A set of original and folk stories in Michel Ocelot's on-off lifetime work of silhouette animation fairy tales take their inspiration from, among others, Caribbean, Meso-American, Russian and Tibetan culture.
A young boy in a remote medieval outpost under siege from barbarian raids is beckoned to adventure when a celebrated master illuminator arrives with an ancient book, brimming with secret wisdom and powers.
Natanaël, seven, still doesn't know how to read. His eccentric old aunt bequeaths her house to his parents and her book collection to the young boy. Nat discovers that the books serve as a ... See full summary »
Animated plastic toys like Cowboy, Indian and Horse have problems, too. Cowboy and Indian's plan to surprise Horse with a homemade birthday gift backfires when they destroy his house ... See full summary »
Dino is a cat that leads a double life. By day, he lives with Zoe, a little girl whose mother, Jeanne, is a police officer. By night, he works with Nico, a burglar with a big heart. Zoe has plunged herself into silence following her father's murder at the hands of gangster Costa. One day, Dino the cat brings Zoe a very valuable bracelet. Lucas, Jeanne's second-in-command, notices this bracelet is part of a jewelery collection that has been stolen. One night, Zoe decides to follow Dino. On the way, she overhears some gangsters and discovers that her nanny is part of the gangsters' team. Written by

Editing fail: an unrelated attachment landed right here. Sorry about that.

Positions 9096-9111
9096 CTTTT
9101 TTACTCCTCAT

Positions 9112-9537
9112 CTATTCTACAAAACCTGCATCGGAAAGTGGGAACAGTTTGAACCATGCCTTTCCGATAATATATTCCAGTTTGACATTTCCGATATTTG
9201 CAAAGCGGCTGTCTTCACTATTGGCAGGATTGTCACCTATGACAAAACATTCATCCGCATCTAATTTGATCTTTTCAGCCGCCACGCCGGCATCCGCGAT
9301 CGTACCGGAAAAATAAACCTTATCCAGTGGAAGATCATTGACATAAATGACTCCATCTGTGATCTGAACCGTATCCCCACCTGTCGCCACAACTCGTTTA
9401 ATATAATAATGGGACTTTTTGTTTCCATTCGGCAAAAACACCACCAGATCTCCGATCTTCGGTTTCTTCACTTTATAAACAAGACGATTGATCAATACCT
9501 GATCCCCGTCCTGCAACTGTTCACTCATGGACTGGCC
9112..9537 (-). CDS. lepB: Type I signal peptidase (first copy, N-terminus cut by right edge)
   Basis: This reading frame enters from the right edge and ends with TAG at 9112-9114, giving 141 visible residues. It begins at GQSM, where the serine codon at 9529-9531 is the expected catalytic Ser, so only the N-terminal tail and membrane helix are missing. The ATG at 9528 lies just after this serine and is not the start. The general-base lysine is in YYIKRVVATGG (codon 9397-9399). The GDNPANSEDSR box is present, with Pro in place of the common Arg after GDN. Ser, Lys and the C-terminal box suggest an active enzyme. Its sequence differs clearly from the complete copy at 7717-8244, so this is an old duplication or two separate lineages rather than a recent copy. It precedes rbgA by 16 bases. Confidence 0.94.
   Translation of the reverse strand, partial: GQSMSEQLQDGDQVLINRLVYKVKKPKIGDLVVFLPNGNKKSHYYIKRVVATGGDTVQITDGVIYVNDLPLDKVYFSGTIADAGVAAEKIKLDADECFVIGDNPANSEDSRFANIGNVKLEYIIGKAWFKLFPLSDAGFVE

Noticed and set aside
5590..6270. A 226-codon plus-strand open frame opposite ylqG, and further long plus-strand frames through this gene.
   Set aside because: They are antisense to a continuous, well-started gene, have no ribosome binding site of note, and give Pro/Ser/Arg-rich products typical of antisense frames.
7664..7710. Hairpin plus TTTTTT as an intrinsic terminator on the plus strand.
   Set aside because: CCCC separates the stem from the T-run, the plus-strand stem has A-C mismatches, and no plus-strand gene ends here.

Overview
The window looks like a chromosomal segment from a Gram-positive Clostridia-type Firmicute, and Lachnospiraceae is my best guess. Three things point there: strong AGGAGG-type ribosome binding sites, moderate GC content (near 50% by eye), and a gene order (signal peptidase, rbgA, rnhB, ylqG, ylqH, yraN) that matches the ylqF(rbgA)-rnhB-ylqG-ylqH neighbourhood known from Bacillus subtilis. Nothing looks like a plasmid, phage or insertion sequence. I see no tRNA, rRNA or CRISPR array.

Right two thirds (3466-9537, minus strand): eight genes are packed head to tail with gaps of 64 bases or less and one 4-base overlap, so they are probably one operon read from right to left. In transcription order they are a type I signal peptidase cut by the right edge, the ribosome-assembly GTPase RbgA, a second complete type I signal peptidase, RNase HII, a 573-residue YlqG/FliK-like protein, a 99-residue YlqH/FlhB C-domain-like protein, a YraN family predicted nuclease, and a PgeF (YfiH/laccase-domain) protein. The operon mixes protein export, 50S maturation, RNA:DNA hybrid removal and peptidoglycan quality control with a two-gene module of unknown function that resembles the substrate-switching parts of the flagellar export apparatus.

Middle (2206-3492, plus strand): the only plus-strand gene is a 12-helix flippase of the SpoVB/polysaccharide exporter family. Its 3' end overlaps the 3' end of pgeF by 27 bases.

Surprisingly satisfying entertainment for a short film
At 70 minutes, "A Cat in Paris" is the little film that could. The hand-drawn animated film packs a surprising amount of action and pathos into a children's cartoon and weaves a fairly rich back story that lends heft to the battle that unfolds between a cat burglar and the cat he shares with the local police chief versus the leader of a ring of art thieves. Leave it to the French to give the older child target audience some real narrative meat to chew on - although the action can be a little rough at times and some scenes will clearly scare younger viewers. The hand-drawn animation technique amplifies the scare factor but equally amplifies the warmth factor with scenes of the Dino the cat (and cat burglar)sinuously jumping from Parisian rooftop to rooftop approaching art. While the film is mostly beautiful to look at there are some plot problems such as the movie never stopping to explain how the older, puffy antagonist can keep up with our experienced cat burglar and his feline accomplice step-for-step across the Paris skyline. Also, action scenes too heavily dominate the run-time so at times it feels like Mel Gibson action movies from the 1990's. In short, the brief run time and a lack of memorable characters recommend it to a rental rather than a $12 a kid multiplex visit but it is a charming little film.
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